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the genre's premiere review magazine for short SF & Fantasy since 1993

Mothership Zeta #3, April 2016

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Mothership Zeta #3, April 2016

Nobody Puts Baby in a Chamber” by Alexis A. Hunter

A Man Most Imperiled” by Dan Malakin
The Smoke Job” by Aaron Canton
Straight Lines” by Naru Dames Sundar
Some Things I Probably Should Have Mentioned Earlier” by Laura Pearlman
A Non-Hero's Guide to The Road of Monsters” by A. T. Greenblatt
Every Instance of You” by Cassandra Khaw

Reviewed by Michelle Ristuccia

Mothership Zeta #3 is a well-vetted collection of entertaining, trim stories with strong openings and strong characters, all told from first person perspective. Many stories have a comedic flare.

Nobody Puts Baby in a Chamber” by Alexis A. Hunter shows us the thoughts and dialogue of a robot who has accidentally sucked up a baby. This flash piece emphasizes the dissonance between robot and human thought for a bit of wistful comedy.

In “A Man Most Imperiled” by Dan Malakin, Professor Zircon sets high-tech booby traps to protect his home from the corporation goons who have come to claim his property. In the middle of evil-scientist style hijinks, Zircon falls in love with the proverbial girl-next-door who works for the corporation. An entertaining story with a satisfying ending.

The Smoke Job” by Aaron Canton is told by Char, a shape-shifting dragon thief whose enemies have discovered her identity. Luckily for Char, greed motivates humans just as much as it motivates her. This urban fantasy packs in a lot of plot and action for its size.

OCD AI ship, Emergent Behavior, reluctantly meets with a psychologist in “Straight Lines” by Naru Dames Sundar. Sundar brings us a thoughtful story of hope and tempered expectations that goes beyond pop psychology in its exploration of irrational fear.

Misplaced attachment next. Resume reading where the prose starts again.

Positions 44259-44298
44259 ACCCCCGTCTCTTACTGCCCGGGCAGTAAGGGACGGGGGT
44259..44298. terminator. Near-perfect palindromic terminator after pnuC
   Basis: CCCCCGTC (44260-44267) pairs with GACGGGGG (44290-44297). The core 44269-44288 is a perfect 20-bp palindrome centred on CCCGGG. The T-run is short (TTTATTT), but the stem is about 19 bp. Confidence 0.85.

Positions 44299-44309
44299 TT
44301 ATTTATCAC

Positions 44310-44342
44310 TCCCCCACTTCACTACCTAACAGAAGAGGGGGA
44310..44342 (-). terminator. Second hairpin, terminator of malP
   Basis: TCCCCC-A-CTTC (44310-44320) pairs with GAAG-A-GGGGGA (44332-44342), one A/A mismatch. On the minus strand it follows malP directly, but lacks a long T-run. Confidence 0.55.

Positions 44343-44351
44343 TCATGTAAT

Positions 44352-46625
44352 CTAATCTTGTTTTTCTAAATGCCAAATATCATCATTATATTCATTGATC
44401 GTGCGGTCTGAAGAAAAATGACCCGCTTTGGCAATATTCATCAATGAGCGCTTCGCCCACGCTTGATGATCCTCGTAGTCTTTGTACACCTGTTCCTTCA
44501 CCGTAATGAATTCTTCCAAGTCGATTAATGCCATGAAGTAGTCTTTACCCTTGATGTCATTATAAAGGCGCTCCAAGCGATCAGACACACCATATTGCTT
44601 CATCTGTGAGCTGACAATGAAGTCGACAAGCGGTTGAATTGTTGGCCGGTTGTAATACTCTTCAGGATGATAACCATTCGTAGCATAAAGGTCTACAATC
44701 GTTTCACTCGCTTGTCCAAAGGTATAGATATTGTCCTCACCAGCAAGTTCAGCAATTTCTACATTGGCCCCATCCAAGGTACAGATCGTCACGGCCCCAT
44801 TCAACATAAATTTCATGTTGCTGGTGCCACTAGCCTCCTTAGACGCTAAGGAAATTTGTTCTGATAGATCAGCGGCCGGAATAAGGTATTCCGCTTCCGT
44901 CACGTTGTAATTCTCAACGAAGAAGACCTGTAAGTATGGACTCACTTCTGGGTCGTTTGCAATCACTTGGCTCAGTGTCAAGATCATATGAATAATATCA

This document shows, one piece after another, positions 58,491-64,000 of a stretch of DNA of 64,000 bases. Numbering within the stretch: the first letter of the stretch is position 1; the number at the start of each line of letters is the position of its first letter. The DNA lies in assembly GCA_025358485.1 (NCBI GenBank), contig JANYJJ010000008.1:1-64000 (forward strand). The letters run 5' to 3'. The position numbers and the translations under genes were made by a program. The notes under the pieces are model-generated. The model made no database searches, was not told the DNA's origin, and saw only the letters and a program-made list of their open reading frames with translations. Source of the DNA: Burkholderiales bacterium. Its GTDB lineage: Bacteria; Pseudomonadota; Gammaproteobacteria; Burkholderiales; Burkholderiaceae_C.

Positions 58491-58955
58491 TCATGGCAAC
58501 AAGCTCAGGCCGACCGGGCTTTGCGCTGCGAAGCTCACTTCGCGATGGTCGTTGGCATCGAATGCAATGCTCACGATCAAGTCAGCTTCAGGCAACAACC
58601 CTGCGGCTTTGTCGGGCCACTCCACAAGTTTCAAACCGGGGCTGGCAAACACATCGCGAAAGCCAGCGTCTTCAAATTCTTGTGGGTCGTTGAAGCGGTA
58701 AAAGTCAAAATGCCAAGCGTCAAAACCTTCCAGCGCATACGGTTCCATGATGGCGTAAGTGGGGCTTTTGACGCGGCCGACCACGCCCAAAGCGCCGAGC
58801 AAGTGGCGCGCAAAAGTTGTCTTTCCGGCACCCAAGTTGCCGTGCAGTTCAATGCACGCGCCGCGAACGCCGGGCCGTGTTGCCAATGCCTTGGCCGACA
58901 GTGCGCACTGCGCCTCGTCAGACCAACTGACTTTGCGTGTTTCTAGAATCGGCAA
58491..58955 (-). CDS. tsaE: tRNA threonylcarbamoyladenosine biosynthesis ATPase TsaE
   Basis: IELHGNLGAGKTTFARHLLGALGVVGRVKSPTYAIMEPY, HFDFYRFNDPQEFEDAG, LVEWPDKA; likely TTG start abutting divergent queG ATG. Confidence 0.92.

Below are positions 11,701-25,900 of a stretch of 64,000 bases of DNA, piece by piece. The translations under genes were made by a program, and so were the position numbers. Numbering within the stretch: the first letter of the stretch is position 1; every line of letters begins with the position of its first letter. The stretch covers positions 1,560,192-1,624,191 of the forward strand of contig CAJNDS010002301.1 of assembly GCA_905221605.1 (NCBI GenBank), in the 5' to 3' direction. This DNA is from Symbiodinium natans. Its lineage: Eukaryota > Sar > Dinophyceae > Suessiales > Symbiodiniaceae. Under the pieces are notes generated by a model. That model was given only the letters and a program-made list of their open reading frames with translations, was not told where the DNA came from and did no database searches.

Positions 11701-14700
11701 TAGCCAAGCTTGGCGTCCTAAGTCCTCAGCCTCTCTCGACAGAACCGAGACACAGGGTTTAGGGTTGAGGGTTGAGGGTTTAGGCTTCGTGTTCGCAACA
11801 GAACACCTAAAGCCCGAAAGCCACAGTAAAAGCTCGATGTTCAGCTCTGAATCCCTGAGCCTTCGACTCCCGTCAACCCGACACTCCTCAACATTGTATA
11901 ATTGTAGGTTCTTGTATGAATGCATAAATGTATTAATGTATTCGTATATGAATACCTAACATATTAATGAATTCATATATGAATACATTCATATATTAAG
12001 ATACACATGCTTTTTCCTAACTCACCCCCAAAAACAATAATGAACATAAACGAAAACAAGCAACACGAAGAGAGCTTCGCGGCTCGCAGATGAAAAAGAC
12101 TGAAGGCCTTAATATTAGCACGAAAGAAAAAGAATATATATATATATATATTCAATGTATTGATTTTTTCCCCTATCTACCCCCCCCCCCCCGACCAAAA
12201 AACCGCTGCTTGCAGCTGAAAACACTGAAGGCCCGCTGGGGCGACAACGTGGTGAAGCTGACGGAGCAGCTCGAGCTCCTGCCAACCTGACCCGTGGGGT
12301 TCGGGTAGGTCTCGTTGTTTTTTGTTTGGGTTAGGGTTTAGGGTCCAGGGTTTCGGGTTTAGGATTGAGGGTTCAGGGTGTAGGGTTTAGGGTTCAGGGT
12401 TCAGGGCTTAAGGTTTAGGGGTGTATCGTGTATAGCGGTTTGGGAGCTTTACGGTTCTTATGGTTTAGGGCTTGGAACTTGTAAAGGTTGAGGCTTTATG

Some Things I Probably Should Have Mentioned Earlier” by Laura Pearlman is a flippant break-up letter to 'Dear Kevin,' the unfortunate human male unlucky enough to have paired off with the letter's very alien writer. This is a solid piece of classic humor.

In “A Non-Hero's Guide to The Road of Monsters” by A. T. Greenblatt, the narrator navigates The Road of Monsters in pursuit of an old friend, but unlike the heroes who die by the dozens at the Siren's hands, our narrator seeks to pass by the monsters without killing them – or getting killed. This informal journalistic investigation provides character development through contrast and satire.

In the flash piece “Every Instance of You” by Cassandra Khaw, the narrator secretly aids her lover's many incarnations across the multiverse. Khaw brings us a sweet-natured flash piece about loyalty and selflessness.


Michelle Ristuccia enjoys slowing down time in the middle of the night to read and review speculative fiction, because sleeping offspring are the best inspiration and motivation. You can find out more about her other writing projects and geeky obsessions by visiting her blog.